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Jean Coulter v. Butler County Children and Youth Services

September 13, 2012


The opinion of the court was delivered by: Judge Cathy Bissoon

Magistrate Judge Mitchell


Jean Coulter ("Plaintiff") brings the instant cause of action pursuant to the Civil Rights Act of 1871, 42 U.S.C. § 1983, et seq. Plaintiff alleges that a host of Defendants violated her right to due process, as well as her "fundamental rights as a parent[,]" when they delayed in providing her certain unidentified mental health records concerning her minor daughter during the course of state court proceedings that resulted in the termination of her parental rights over the child. See generally (Doc. 1).

This matter was referred to a United States Magistrate Judge for pretrial proceedings in accordance with the Magistrates Act, 28 U.S.C. § 636(b)(1), and Rules 72.C and 72.D of the Local Rules for Magistrate Judges. On August 21, 2012, the magistrate judge issued a report and recommendation recommending that motions to dismiss filed by Defendants, see (Docs. 30 and 32), be granted, and that this case be dismissed. (Doc. 36). Plaintiff timely filed objections on August 31, 2012. (Doc. 37).

The bases for Plaintiff's objections are largely addressed in the magistrate judge's latest report. However, in the interest of thoroughness, the undersigned will address two issues specifically.

First, Plaintiff argues that the magistrate judge erred when he stated that a plea of nolo contendere is treated the same as a guilty plea under Pennsylvania law. (Doc. 36 at 7-8); (Doc. 37 ¶¶ 2-3). Plaintiff is correct as to this issue. Under Pennsylvania law, a plea of nolo contendere is the same as a conviction for a case in which such a plea is entered; it cannot be used as proof of guilt in another proceeding. See, e.g., United States v. Poellnitz, 372 F.3d 562, 566-67 (3d Cir. 2004). Be that as it may, the magistrate judge's error is harmless to the disposition of this case. A review of the report, as well as the decision of the state court decision in the underlying termination proceedings, see (Doc. 31-4), demonstrates that the state court based its decision to terminate Plaintiff's parental rights on multiple independent factual and legal conclusion -- none of which stemmed from Plaintiff's nolo plea regarding the abuse of her child. Indeed, the state court explicitly disregarded Plaintiff's conviction in its opinion and, instead, made independent factual findings of Plaintiff's abuse of her child, under the clear and convincing evidence standard, based on, inter alia, the testimony of Plaintiff and the child taken during the seven days of hearings in this case.*fn1 See generally, (Doc. 31-4). Given the state court's thorough analysis of whether Plaintiff's parental rights should have been terminated, as detailed more fully by the magistrate judge in his report, it is clear that Plaintiff was given all of the process that she was due.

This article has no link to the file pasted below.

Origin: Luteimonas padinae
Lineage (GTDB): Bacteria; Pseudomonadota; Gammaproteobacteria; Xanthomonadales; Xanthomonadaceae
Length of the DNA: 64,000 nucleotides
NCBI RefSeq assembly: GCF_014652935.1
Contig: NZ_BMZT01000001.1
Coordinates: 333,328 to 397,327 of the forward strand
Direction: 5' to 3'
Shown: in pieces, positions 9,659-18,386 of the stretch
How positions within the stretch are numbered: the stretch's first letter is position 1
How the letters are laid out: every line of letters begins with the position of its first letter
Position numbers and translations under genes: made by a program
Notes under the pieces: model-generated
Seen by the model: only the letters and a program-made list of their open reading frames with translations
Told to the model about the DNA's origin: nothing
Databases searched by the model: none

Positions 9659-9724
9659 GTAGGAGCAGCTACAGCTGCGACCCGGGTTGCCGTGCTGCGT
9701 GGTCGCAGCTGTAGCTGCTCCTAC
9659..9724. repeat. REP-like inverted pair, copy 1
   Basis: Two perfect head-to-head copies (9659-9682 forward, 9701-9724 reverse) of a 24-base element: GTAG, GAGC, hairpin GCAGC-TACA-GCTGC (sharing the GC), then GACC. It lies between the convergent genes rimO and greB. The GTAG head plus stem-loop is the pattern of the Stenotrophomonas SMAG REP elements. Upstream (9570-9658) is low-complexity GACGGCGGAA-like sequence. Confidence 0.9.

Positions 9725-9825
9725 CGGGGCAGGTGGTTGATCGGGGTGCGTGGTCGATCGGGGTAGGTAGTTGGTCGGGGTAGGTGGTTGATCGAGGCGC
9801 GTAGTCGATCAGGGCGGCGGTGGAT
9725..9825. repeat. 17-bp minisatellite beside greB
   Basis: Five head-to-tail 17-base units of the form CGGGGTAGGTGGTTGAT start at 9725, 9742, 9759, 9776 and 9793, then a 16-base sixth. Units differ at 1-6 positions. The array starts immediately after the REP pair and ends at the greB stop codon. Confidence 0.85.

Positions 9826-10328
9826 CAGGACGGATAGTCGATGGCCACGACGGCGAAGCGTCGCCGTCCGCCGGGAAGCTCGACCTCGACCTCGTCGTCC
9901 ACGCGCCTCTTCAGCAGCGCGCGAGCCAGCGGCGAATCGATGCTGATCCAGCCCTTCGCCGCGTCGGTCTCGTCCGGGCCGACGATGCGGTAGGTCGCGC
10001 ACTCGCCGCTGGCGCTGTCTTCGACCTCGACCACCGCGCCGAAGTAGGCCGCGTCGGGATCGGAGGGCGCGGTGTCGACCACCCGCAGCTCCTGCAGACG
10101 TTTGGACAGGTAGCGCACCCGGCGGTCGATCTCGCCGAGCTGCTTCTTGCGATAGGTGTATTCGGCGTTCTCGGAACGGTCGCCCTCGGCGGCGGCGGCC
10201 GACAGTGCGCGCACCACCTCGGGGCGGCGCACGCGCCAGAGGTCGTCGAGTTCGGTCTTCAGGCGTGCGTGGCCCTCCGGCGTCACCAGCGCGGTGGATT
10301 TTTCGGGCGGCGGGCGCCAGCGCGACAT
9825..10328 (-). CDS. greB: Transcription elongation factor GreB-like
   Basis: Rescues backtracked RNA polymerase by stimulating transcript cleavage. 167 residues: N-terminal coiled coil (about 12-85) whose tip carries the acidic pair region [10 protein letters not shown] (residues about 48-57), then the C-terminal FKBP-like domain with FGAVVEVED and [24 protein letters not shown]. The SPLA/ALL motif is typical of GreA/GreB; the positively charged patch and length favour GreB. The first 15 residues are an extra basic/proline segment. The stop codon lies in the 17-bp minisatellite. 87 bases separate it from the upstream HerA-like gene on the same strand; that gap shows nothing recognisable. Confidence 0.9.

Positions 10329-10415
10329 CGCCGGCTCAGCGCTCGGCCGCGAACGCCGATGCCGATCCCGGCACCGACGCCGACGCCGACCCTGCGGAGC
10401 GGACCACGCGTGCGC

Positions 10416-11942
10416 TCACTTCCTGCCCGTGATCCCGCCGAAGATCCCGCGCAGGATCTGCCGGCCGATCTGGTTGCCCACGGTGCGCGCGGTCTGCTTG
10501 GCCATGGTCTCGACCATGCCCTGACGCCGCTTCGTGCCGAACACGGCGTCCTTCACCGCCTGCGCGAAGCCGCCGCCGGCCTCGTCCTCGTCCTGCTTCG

Next, this Court will discuss Plaintiff's baseless accusation of criminal and unethical activity on the part of the undersigned and the magistrate judge, see (Doc. 37 at 10 and 12-21), as well as her latest attempt to force recusal and the immediate "TRANSFER [of] this matter (without the inclusion of determinations already produced), and any/all others involving [Plaintiff], to a Federal Court of appropriate authority outside of the Third Circuit." Id. at 14-15 (emphasis in original). Initially, it is unlikely that any court outside of this circuit could exercise personal jurisdiction over the litigants in this case. See, e.g., International Shoe Co. v. Washington, 326 U.S. 310, 316-17 (1945). Second, it is telling that Plaintiff seeks transfer without any sort of accompanying public record, and this prayer for relief clearly is made in the hopes of obfuscating the lack of merit of her multiple, duplicative lawsuits. Third, even taking into account the magistrate judge's harmless error, as described above, there is no indication in the record of this case, or in any of Plaintiff's other, numerous civil rights cases, see infra, that the magistrate judge has behaved in a manner that "was anything other than completely fair and impartial." Coulter v. Doerr, No. 12-1864, 2012 WL 1941594, at *2 (3d Cir. May 30, 2012). Plaintiff presents this Court with no legal or factual basis for recusal or transfer, and instead relies on a pattern of vitriol, threats, and spite in an attempt to force her will on the judges that have presided over her many, many proceedings. As the Court of Appeals has made quite clear to Plaintiff before, her mere displeasure with the rulings of this Court is not an adequate basis for recusal. Id. at *3 (citing Securacomm Consulting Inc. v. Securacom, Inc., 244 F.3d 273, 278 (3d Cir. 2000)).